IF heroes are like anyone else, just with powers, then, as The Incredibles points out “no one will be (special).”

The point of the Incredibles is not that being exceptional because of DNA is inherently preferable, but that if you are exceptional, you should be able to use those gifts freely without conforming to the norm. That can apply to morality, one line in the movie’s opening newsreel goes “Average citizens, average heroes, quietly and anonymously, trying to make the world a better place.”

How can a hero be average? That’s the real point of the movie. Whether its because they do the right thing even if it gets them in trouble, or because they can break cars or run on water, you can’t expect a hero to be like everyone else, and if you try to make everyone a hero, you take any and all meaning from the word.

Like that stupid saying “Everyone is the hero of their own story.”

IT’s meant to hype people up, like, you can libe our life in a big way.

And you can, most certainly, you may well get to be a hero.

But you are not the hero of your own story, newsflash: Life is not about you. If your life is about you, it’s pretty pathetically small, because that’s just one person.

MHA does not go that far, and it makes a lot of good points, but there’s one question that’s haunting the fans right now (those who are interested in this theme that is.)

Deku is supposed to become the greatest hero, but Heroes, as a whole, are not all that great. They fit a mold. they are fine as people, but when we try to hold them up as examples, even All Might, the ex-number one, has plenty of short-sightedness that makes him a  good hero publically, but more of a trying-really-hard private one.

What makes a hero Great?

All Might says it’s both compassion and grit. That’s probably true.

But a third thing that makes the difference between a hero and a soldier is the ability to see things clearly.

We’ve seen many problems with the hero world, and it parallels our world in a lot of ways. We can sacrifice true excellence for just the show of it. True compassion for just outward altruism. We don’t want to know what’s behind it all.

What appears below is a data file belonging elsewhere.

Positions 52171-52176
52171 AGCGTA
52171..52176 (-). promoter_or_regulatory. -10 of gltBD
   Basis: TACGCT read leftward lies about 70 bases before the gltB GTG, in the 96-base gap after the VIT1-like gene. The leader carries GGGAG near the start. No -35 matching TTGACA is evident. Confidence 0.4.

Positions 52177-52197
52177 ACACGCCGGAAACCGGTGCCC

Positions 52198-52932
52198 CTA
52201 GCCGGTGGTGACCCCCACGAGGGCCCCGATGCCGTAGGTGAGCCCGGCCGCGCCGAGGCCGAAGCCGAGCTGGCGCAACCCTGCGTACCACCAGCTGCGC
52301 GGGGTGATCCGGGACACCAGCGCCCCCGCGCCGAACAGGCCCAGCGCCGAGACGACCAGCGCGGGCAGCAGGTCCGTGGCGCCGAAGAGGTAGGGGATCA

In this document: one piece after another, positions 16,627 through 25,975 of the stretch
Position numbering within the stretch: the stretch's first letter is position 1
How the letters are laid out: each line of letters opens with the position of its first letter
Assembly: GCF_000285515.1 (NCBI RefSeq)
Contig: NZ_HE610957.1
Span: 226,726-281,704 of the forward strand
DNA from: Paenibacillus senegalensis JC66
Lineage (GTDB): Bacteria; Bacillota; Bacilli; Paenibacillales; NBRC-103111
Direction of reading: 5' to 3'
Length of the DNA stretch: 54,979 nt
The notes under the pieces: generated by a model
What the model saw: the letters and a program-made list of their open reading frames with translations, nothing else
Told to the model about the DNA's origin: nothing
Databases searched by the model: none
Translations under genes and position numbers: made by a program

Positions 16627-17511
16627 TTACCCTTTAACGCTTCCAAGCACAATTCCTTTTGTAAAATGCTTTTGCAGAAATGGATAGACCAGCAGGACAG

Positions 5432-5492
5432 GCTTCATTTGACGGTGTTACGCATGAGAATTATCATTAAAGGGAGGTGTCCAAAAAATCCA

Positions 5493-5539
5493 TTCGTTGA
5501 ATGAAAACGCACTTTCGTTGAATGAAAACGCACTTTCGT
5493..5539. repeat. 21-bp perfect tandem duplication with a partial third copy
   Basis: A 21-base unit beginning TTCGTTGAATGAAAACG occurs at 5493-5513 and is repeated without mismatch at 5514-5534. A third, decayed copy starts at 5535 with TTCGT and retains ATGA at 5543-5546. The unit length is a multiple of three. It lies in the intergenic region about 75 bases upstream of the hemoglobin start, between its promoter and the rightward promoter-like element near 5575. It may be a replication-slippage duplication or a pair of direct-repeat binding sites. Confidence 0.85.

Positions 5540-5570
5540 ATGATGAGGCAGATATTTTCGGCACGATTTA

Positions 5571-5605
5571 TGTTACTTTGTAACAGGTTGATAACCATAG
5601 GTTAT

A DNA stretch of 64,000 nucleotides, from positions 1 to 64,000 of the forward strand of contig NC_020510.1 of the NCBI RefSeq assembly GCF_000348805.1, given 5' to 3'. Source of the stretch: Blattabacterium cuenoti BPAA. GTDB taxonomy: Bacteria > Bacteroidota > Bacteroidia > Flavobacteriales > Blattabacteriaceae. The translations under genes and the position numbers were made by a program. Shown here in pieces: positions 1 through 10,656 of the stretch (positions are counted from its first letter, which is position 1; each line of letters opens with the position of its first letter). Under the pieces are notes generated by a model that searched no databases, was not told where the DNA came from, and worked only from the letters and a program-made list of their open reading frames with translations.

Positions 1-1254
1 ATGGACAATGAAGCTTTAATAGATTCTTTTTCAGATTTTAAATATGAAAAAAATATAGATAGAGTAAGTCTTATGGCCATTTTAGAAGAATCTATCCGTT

As Todoroki and Momo both mention at one point, being able to judge a situation accurately is key to being a hero, something both Deku and Bakugo, the two halves of the same coin according to the show, lack in compared to those two.

rt your anime/manga OTPs 💕 on Twitter: "Shouto Todoroki and Momo ...

Wisdom is rarely the most popular thing in the culture, but to be a real hero, you have to have it, at least a little. One act of heroism, you might get by on guts and innovation, but to be the Greatest, you have to be able to see solutions to problems.

And you have to have the courage to tell people, even people in authority, that they are doing it wrong.

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Not to point fingers, but anime has a serious kissing-up to authority problem, even if the authority is clearly wrong, they can never be called out for it. (I’ve seen a few exceptions, but they were light.)

It’s creeping into American media too, much more than I like.

It used to be a given that a hero had to challenge the system, now the message is to work with it.

Well, if you can, but as CA: Civil War put it “Compromise where you can, and where you can’t…stand your ground, and tell them ‘no, you move.'” (Best part of the film.)

I guess I’m rebel at heart, I heard the line that I shouldn’t question authority too much growing up, and then I realized that that was just an excuse to keep allowing the same crap as before.

Of course, change is scary. It’s risky. What would everyone think?

People say, it doesn’t matter what others think of you. It’s true, in a way. But may I remind you, that you can lose your life in many places for being different, thinking different, or criticizing authority. You can lose your job, your reputation, your friends, and your family.

So, yes, it does matter. But we have a responsibility to dot he right thing regardless of that, and anyone who does not, most certainly can be labeled a coward.

The courage to be a good citizen is nonexistent, usually, but the courage to be a hero, that’s uncommon.